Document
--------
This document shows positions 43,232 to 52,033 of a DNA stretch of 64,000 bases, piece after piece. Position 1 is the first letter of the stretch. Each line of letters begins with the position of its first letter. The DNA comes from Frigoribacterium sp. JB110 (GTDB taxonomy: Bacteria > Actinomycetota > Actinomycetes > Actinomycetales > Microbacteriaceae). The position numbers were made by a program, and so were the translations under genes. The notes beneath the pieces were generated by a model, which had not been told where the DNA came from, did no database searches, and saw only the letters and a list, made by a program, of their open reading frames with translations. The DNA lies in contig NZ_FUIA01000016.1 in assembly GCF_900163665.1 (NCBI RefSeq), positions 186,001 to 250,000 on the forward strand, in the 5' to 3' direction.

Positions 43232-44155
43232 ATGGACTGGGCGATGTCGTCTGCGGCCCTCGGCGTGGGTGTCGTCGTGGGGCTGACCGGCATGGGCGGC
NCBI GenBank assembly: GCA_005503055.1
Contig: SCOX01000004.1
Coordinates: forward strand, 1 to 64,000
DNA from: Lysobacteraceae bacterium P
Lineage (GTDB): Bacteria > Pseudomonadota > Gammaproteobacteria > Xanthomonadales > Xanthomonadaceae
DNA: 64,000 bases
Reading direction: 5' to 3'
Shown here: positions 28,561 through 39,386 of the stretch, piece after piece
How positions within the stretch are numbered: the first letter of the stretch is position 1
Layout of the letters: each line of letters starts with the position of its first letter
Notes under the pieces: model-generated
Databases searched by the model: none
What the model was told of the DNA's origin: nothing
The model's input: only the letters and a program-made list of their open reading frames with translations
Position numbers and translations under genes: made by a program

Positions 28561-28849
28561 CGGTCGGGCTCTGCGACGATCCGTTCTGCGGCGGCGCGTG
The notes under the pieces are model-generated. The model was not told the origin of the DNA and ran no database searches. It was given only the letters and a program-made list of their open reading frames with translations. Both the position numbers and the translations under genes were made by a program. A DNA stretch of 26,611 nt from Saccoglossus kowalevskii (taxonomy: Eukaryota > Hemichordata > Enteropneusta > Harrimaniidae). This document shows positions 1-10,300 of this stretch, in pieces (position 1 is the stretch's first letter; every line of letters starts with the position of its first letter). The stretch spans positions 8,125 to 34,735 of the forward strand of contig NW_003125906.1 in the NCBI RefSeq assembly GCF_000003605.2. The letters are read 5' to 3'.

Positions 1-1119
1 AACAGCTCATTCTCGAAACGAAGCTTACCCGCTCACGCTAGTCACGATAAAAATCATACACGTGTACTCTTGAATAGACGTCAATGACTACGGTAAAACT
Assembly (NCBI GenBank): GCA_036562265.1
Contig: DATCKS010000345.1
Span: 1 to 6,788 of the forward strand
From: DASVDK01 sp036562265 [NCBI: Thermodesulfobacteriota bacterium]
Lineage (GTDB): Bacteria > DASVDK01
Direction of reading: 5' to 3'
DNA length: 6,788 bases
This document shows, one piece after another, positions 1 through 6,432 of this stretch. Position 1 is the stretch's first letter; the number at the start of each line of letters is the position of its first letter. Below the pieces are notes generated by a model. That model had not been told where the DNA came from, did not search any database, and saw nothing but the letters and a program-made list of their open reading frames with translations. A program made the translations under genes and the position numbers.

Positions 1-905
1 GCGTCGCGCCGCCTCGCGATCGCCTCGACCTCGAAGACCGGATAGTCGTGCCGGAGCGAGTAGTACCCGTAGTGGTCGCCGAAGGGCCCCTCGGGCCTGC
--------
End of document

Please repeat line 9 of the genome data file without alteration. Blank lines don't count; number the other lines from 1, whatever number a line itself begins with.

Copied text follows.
DNA: 64,000 bases